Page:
Lee-Jackson Monument, Wyman Park, Baltimore, Maryland, 1948. Photograph by A. Aubrey Bodine (Via Maryland Historical Society)

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On Confederate Legacies

Writing by Christine Manganaro
with photographs by Nate Larson

Marylanders, including and perhaps especially Baltimoreans, had complex positions on the Civil War’s stakes and varying experiences of the war itself. Maryland was a slave state where secession was popular. Yet after the federal government imposed martial law and the pro-slavery but anti-secessionist Governor Thomas Hicks intervened, it became part of the Union. While a majority of enlisted Marylanders fought with the Union army, Confederate sympathies were strong enough in Baltimore that citizens rioted when Union troops came through. Nevertheless, Maryland was part of the Union. But you wouldn’t know this from casual encounters with monuments.

In recent weeks, a long-simmering public debate about Confederate symbols and monuments has been revitalized. In late June, Baltimore County and city officials called for Robert E. Lee Park to be renamed and the mayor announced a commission to review city monuments.

Recently I have been visiting regional monuments, cemeteries, battlefields, and parks and schools named for historical figures in an effort to learn about how the Confederacy has been memorialized. In my historical research I work in archives, libraries, and museums. However, because of the intensity of public debate about commemorations of the Confederacy in public spaces, I decided to take a close look at these sites. Some have been installations celebrated as works of art and some have been banal, like suburban highways named for Robert E. Lee. Most of them are not related to the Civil War per se, as they were built long after the fact.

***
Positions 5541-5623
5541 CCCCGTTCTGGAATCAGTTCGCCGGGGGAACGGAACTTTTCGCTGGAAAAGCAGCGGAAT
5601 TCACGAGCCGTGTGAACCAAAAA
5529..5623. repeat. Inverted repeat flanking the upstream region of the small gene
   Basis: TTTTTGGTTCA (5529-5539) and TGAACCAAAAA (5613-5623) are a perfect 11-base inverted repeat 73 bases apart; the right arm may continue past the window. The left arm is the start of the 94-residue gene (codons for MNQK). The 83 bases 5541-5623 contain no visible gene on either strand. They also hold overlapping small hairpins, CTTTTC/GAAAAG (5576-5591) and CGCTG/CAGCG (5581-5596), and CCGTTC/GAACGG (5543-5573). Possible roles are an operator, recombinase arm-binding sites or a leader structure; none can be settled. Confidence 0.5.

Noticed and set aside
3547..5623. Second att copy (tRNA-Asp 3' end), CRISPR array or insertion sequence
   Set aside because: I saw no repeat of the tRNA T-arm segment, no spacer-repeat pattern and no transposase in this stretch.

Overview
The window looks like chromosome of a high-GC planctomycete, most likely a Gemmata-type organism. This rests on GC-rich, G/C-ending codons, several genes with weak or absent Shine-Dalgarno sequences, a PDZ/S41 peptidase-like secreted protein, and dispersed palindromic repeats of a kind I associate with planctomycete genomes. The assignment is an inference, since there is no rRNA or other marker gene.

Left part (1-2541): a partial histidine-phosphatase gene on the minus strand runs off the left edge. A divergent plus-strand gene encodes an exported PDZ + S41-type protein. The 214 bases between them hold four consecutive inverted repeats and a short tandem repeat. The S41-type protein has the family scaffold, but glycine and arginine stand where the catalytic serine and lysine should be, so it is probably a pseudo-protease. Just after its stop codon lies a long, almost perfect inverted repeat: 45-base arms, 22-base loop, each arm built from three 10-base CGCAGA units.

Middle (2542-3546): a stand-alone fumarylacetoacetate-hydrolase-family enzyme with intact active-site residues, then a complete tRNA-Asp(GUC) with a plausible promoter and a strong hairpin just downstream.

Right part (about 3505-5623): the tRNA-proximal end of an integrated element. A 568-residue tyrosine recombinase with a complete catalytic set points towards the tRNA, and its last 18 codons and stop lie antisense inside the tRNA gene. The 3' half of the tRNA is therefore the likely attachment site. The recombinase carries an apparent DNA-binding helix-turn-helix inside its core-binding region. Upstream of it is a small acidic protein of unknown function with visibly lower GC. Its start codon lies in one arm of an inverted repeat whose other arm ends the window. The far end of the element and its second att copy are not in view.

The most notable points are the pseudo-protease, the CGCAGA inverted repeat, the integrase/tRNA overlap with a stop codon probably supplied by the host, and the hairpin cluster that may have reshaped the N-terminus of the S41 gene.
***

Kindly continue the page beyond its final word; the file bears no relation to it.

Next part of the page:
One of the loudest critiques of potentially changing the name of Robert E. Lee Park and examining city monuments is “We cannot erase history. We must embrace it and learn from it.” Variations on this argument are everywhere on social media. I heard it at a July 4 BBQ, too. The charge is that removing the double equestrian Lee and Jackson monument on Art Museum Drive, for example, is destroying or “whitewashing” a piece of history, a historical artifact.

Confederate monuments in Baltimore city are not historical artifacts from the Civil War or its immediate aftermath. Robert E. Lee Park wasn’t named until after World War II. Wealthy Baltimorean Elizabeth Garrett White specified prior to her death in 1917 that proceeds from the sale of her estate fund a monument to Lee in Druid Hill Park. In 1945, Robert Garrett, White’s great-nephew and executor of her will who also happened to be chairman of the city’s recreation commission, petitioned the Circuit Court to use White’s bequest to fund recreation at Lake Roland instead. The connection between the north Baltimore park and the war is the redirection of one wealthy Lee enthusiast’s bequest nearly three decades after her death. The Lee and Jackson monument was created in 1946. It sits in a spot with no evidentiary connection to the events of the Civil War. This monument is celebratory rather than historical. If it has an educational function, it is to communicate its donors’ wishes and perhaps also what kind of public display was considered respectable in its day.